3. to be of opinion, deem, think, to be of opinion
  4. to determine, resolve, decree
  5. to judge
  6. to pronounce an opinion concerning right and wrong
  7. to be judged, i.e. summoned to trial that one's case may be examined and judgment passed upon it
  8. to pronounce judgment, to subject to censure
  9. of those who act the part of judges or arbiters in matters of common life, or pass judgment on the deeds and words of others
  10. to rule, govern
  11. to preside over with the power of giving judicial decisions, because it was the prerogative of kings and rulers to pass judgment
  12. to contend together, of warriors and combatants
  13. to dispute
  14. in a forensic sense
  15. to go to law, have suit at law
15 different things.  Not one of them is hate, criticize, or find wanting.  But we are called to pronounce an opinion concerning right and wrong.  We are to read the Bible and determine what is sin (a whole lot more things than we usually "judge" others on).  If we see a brother or sister in Christ sinning, the Bible gives us nice clear instructions.  "Go and show him his fault in private" (Matthew 18:15-17).  "Do not regard him as an enemy" (2 Thessalonians 3:6-15).  Instead "restore such a one in a spirit of gentleness" (Galatians 6:1-5). (For the really curious here are some more cross references.)

But is this what we see played out?  Sometimes, certainly.  But the church as a whole has a reputation for judging and a judging that means hating.  I am not just talking about the truly hateful acts like bombing abortion clinics, protesting funerals, and holding signs in public that say "God hates homosexuals" or "God hates anyone" for that matter.  There is also the gossip about the divorced mom, the refusal to shake a hand because he has a boyfriend, and the seeking out the better dressed or more attractive person after service.  These are played out in churches all across the country in main stream Christianity.  We sneer at the word "tolerance" but do we really want to be the "intolerant?"

Yesterday in my Bible Study a woman was talking about how she felt homosexual marriage was wrong and her friend had responded with "but God loves everyone."  Another woman immediately piped up with "that is a lie straight from the devil" and continued on with how we are to shake the dust off our feet like the apostles did. The first woman responded with "God does love everyone, but He does discipline sin."  My teacher clarified further so I think most of the group went away knowing that God does love everyone--even those who are far from Him and will never choose Him (not defining homosexuals as such, just saying EVERYONE (Romans 5:6-10)).  But I do not think this woman's attitude was unusual.  Often we say "hate the sin not the sinner" but act as if we hate the sinner.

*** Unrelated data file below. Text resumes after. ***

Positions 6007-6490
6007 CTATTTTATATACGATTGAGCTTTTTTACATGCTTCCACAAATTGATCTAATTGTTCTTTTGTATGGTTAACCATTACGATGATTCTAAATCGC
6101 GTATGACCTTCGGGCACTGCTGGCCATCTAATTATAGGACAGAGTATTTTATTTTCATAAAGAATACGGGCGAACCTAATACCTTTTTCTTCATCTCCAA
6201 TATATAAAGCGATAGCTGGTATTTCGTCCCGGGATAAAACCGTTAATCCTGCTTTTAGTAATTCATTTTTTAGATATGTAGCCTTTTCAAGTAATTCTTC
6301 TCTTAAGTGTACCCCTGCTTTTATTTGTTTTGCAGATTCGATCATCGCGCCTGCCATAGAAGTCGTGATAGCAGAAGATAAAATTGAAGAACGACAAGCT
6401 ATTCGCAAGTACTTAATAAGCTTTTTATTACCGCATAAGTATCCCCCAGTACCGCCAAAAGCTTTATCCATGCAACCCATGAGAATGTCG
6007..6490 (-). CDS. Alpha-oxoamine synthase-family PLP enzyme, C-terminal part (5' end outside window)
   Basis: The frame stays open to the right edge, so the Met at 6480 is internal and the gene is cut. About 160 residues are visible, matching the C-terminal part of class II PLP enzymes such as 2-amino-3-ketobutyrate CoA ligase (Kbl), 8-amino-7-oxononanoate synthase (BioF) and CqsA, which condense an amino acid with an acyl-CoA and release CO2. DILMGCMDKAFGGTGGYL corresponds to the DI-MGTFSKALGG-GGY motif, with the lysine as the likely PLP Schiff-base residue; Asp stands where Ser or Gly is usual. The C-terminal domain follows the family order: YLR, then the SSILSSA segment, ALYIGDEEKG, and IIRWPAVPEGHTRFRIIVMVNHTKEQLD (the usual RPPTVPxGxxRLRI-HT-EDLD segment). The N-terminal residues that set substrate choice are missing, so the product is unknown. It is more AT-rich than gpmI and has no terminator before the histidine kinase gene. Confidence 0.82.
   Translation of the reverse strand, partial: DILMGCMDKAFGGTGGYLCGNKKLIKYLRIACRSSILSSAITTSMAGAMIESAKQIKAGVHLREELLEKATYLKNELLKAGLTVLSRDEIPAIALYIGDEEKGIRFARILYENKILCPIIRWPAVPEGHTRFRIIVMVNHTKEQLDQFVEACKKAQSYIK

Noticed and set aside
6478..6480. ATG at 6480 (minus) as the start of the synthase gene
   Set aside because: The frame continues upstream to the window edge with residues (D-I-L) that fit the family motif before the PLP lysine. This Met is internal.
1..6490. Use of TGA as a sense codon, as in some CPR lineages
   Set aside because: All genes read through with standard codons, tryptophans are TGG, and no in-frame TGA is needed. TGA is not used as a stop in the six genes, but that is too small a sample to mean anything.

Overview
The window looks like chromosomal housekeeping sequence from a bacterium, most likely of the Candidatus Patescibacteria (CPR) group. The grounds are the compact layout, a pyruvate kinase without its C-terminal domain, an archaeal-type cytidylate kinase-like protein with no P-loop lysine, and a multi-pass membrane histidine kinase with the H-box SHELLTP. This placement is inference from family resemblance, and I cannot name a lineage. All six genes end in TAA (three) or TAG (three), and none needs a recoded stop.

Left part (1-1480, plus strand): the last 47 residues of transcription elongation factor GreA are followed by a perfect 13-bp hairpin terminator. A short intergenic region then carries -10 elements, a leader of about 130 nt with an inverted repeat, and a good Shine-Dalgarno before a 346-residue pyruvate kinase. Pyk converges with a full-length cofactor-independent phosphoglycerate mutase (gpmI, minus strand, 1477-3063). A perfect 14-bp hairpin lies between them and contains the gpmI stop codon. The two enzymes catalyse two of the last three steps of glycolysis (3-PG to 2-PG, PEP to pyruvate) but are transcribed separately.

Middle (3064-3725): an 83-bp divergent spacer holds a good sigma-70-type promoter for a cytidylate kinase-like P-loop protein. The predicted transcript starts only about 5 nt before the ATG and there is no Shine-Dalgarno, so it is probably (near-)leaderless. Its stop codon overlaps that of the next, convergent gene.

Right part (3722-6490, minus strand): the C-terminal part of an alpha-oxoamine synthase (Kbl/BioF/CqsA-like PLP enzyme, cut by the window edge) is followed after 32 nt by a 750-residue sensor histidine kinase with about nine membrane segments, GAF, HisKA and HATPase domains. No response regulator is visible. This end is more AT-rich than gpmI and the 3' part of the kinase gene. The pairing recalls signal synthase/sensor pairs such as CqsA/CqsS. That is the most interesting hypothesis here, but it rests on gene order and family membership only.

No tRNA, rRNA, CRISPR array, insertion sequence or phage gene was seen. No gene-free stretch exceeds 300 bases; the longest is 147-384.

As we get farther from Christ's resurrection and closer to His return, the world is only going to get further from the morality of the Bible (Romans 1:18-32).  It will be all that more important that we stand firm (Philippians 1:26-28) and shine as a light in the darkness (Romans 2:18-20).  Maybe your church is does this very well.  I actually feel happy to be a part of my church as we strive to love our community even given this lady's comment.  But I think the world as a whole is seeing churches as a place that condemns the world's sin and is really, really good at their sin of choice--hate.  God is love (1 John 4:7-8).  The original church in Acts grew because what they had was something others wanted.  Don't worry, they dealt with sin (Acts 5:1-11) but for the most part they just followed Paul's advice:
 "Be on the alert, stand firm in the faith, act like men, be strong.
 Let all that you do be done in love."
                                                         1 Corinthians 16:13-14
Is this not a worthy goal for us all?


Tuesday, March 8, 2011

Not Useless Photos

Yesterday I took the kids outside so I could take pictures. 
I thought it was a great day to try out my "kid's vibrant color" setting on my camera since Sunflower had chosen this outfit for the day.  (Her undies are blue and her socks are yellow).

If I was planning to hide my children's faces on my blog this is the picture I would have picked to share with you:
After I was done the kids stayed outside another hour to play.  Since they were outside I had to stay in the back of the house so I spent the time doing dishes and folding laundry.  Good deal all around.  We have now had two extra play times outside and a trip to the zoo all because we bought a camera.  Who would have thought a camera could improve your life and not just your memories?